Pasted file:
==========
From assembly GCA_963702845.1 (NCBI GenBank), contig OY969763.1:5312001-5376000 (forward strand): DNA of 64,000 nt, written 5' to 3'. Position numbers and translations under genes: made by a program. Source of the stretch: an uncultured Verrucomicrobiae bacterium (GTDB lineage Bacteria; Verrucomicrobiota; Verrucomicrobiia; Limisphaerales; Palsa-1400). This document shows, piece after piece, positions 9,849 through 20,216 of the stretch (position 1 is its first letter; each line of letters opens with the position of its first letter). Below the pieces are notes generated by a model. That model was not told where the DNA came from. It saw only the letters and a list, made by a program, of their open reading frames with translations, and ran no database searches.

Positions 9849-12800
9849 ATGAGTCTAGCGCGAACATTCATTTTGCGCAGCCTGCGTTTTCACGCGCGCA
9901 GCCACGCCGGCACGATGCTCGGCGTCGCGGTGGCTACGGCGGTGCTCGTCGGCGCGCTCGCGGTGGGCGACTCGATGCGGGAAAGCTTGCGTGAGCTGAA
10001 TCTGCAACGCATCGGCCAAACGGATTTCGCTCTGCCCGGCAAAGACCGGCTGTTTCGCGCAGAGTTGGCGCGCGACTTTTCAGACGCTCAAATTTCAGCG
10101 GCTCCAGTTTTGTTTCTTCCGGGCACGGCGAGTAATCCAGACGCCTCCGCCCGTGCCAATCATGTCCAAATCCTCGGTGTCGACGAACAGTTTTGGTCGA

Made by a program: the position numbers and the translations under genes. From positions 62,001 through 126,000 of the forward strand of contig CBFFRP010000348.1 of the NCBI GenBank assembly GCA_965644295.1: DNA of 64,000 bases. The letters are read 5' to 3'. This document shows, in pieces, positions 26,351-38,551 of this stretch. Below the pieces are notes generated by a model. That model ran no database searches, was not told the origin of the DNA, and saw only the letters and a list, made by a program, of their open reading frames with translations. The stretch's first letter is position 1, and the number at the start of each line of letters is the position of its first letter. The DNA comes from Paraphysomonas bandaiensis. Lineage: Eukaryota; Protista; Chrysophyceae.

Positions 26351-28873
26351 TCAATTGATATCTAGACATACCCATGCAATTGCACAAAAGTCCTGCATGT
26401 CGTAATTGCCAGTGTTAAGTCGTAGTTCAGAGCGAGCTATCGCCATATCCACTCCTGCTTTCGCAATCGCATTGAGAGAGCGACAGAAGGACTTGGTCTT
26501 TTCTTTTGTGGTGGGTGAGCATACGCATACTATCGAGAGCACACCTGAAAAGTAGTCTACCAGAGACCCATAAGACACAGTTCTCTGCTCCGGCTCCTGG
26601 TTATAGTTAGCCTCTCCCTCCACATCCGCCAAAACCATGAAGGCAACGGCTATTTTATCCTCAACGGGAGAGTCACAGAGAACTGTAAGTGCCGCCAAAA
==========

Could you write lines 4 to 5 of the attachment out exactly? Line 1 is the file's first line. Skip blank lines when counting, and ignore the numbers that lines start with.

9901 GCCACGCCGGCACGATGCTCGGCGTCGCGGTGGCTACGGCGGTGCTCGTCGGCGCGCTCGCGGTGGGCGACTCGATGCGGGAAAGCTTGCGTGAGCTGAA
10001 TCTGCAACGCATCGGCCAAACGGATTTCGCTCTGCCCGGCAAAGACCGGCTGTTTCGCGCAGAGTTGGCGCGCGACTTTTCAGACGCTCAAATTTCAGCG